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overall: 9.3
Audio Secrecy Reviewed by: Thomasg2488, on september 24, 2010
1 of 1 people found this review helpful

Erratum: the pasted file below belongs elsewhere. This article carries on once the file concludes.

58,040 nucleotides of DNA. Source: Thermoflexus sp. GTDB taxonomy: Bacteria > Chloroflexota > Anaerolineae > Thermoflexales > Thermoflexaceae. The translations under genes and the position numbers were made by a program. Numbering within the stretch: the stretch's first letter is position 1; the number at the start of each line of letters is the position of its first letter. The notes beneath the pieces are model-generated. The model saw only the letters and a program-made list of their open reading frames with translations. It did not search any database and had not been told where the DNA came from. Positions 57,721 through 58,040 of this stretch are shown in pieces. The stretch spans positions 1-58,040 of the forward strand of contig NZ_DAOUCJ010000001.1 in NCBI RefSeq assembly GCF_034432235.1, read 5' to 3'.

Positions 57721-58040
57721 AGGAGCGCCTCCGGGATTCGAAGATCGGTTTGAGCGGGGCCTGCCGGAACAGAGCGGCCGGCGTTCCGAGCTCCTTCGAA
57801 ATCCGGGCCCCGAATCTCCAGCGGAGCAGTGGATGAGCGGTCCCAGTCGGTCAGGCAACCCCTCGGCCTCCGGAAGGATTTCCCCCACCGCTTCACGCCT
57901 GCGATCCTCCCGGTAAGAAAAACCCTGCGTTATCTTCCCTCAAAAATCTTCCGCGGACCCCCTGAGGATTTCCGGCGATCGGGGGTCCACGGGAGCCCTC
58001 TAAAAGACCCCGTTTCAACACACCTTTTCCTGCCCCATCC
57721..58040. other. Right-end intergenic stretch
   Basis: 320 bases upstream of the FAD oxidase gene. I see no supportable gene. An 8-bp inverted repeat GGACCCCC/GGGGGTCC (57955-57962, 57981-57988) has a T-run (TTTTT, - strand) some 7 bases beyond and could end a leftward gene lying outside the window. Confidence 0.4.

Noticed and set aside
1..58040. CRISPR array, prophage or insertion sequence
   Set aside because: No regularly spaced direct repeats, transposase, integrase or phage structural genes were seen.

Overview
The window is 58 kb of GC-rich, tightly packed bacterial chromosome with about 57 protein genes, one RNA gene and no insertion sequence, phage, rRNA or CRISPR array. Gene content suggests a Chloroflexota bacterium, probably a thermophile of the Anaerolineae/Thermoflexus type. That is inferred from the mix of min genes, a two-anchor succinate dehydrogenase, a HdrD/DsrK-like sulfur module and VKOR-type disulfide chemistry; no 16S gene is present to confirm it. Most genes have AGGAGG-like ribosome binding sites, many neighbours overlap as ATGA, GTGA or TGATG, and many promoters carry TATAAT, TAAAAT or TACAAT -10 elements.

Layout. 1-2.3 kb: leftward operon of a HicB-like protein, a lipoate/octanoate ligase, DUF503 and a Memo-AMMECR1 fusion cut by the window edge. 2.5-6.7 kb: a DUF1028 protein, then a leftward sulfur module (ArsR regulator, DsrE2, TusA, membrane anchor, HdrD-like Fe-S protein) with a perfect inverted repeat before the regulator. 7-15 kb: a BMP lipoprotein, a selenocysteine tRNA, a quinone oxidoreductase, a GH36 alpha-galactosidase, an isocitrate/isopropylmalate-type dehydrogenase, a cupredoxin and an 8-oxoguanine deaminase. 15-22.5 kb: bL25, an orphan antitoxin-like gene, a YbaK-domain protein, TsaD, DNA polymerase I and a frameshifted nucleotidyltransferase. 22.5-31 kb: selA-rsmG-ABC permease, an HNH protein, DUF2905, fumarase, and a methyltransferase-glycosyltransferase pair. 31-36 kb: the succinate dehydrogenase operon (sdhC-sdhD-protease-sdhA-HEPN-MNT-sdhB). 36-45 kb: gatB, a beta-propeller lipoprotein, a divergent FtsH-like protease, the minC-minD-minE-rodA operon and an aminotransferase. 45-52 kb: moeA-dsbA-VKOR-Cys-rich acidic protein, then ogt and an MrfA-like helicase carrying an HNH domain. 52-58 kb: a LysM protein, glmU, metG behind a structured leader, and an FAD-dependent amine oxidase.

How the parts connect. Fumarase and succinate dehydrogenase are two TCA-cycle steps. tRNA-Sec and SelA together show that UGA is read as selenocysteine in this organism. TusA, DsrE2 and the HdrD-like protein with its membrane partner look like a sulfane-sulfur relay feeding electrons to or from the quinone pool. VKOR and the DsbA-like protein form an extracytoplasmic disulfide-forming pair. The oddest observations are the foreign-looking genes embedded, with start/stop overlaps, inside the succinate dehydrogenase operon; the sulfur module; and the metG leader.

Sound: The past years have seen Slipknot go on break after they have released an album and played on tours where afterward singer Corey Taylor and guitarist James Jim Root go and begin their recording sessions for Stone Sour. This time however has seen Slipknot go through the passing of bassist Paul Grey and while it is uncertain if his death has had an impact on Stone Sour's third album release, Audio Secrecy, it almost feels as though they are releasing their grief onto this album by channeling that energy into something that would have made Paul proud. It seems that not only has the band been able to surpass their praised second album, Come What(ever) May, but have exceeded it by leaps and bounds. The album is much heavier in terms of singing, guitars, bass and drums and that fortunately for many fans of Taylor's vocal abilities and Root's guitar playing, coupled together with the heavy playing of Josh Rand on rhythm guitar, Shawn Economaki on bass and Roy Mayorga on drums turns this album into something that many bands fail to achieve, an album that can be played over and over again and never grow tiring. It takes a lot to impress me as a music consort and while I've heard albums that have impressed me in recent years whether it be Metallica's Death Magnetic or Slash's solo album debut, I have not heard an album give this much energy and show a band dedicated to their art since the early days of Metallica or Guns N' Roses. It pours out such a fire that it's hard to describe and while it may have only one real standout hit with mainstream, Say You'll Haunt Me, the album as a whole is something that will never get old. From the heavy tones of Mission Statement, Say You'll Haunt Me and The Bitter End to the slower more in depth feelings of Dying, Imperfect and Miracles, Audio Secrecy is something that has a song for everyone and then some. In short, it's very hard to not listen to every song. // 10